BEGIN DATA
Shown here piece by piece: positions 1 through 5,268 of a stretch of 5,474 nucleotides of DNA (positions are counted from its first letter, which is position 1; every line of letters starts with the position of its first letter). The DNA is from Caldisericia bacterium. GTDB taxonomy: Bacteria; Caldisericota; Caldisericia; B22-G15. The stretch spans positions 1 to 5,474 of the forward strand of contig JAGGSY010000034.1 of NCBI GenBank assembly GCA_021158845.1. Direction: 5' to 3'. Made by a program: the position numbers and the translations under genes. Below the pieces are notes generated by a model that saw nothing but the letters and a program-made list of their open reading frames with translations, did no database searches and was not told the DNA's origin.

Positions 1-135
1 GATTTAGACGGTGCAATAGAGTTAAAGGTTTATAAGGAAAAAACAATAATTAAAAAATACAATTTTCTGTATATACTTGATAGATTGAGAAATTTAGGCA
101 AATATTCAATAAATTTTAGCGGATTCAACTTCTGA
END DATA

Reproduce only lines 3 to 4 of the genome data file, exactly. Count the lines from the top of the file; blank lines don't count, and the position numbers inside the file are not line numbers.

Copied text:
1 GATTTAGACGGTGCAATAGAGTTAAAGGTTTATAAGGAAAAAACAATAATTAAAAAATACAATTTTCTGTATATACTTGATAGATTGAGAAATTTAGGCA
101 AATATTCAATAAATTTTAGCGGATTCAACTTCTGA